17. Removal of 226Ra from tailings pond effluents and stabilization of uranium mine tailings. Bench and pilot scale studies

    International Nuclear Information System (INIS)

    Schmidtke, N.W.; Averill, D.; Bryant, D.N.; Wilkinson, P.; Schmidt, J.W.

    1978-01-01

    Increased world demand for uranium has resulted in recent expansion of Canadian uranium mining operations. Problems have been identified with the discharge of radionuclides such as 226 Ra from tailings pond effluents and with the stabilization of mine tailings. At Environment Canada's Wastewater Technology Centre (WTC) two projects were undertaken in cooperation with the Canadian Uranium Mining Industry and other federal government agencies to address these problems. The first project reports on the progress of bench and pilot scale process simulations for the development of a data base for the design of a full scale mechanical physical/chemical 226 Ra removal waste treatment system with an effluent target level of 10 pCi 226 Ra total per litre. The second project addresses problems of the leachability of radionuclides and the stabilization of both uranium mine tailings and BaRaSO 4 sediments from the treatment of acid seepages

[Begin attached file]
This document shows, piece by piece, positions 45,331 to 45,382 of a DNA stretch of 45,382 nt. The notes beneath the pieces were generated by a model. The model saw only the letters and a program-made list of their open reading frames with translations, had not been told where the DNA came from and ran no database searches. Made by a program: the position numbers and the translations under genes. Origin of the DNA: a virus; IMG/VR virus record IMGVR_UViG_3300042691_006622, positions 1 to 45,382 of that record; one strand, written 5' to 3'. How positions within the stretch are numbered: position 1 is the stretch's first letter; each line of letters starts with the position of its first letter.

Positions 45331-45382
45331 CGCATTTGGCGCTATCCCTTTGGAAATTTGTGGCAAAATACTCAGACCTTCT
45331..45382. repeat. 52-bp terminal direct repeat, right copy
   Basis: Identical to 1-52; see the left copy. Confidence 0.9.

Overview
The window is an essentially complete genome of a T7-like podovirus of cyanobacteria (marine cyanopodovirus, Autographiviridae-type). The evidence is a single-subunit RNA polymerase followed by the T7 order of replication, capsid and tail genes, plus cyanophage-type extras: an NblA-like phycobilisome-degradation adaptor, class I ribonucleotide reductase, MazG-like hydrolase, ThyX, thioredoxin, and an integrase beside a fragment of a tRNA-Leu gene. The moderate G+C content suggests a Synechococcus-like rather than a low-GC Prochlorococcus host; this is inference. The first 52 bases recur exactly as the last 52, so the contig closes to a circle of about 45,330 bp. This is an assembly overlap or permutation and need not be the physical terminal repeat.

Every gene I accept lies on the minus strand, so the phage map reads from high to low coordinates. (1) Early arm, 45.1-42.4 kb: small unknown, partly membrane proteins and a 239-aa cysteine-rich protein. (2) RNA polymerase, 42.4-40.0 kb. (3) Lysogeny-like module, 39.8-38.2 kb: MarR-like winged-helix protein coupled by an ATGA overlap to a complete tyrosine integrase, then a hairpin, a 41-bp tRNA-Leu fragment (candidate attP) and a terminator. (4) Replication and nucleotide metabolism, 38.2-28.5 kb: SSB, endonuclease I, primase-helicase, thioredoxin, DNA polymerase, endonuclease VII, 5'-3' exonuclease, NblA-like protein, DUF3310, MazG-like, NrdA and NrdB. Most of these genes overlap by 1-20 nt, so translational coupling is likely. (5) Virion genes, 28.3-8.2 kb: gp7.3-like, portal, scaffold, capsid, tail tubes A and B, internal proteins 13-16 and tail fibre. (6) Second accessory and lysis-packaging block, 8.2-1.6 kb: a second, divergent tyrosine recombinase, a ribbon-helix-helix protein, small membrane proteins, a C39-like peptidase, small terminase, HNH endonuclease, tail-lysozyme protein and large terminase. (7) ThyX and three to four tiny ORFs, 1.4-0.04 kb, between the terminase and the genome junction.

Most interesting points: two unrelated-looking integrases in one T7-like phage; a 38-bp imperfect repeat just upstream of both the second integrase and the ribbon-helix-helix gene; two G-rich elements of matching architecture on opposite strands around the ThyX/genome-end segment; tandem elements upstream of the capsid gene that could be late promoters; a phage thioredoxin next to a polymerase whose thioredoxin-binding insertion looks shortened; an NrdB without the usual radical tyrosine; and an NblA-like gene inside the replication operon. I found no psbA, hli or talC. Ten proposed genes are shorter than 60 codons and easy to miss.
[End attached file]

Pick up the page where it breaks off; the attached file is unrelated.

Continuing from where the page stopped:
18. Uranium

    International Nuclear Information System (INIS)

    Anon.

    1983-01-01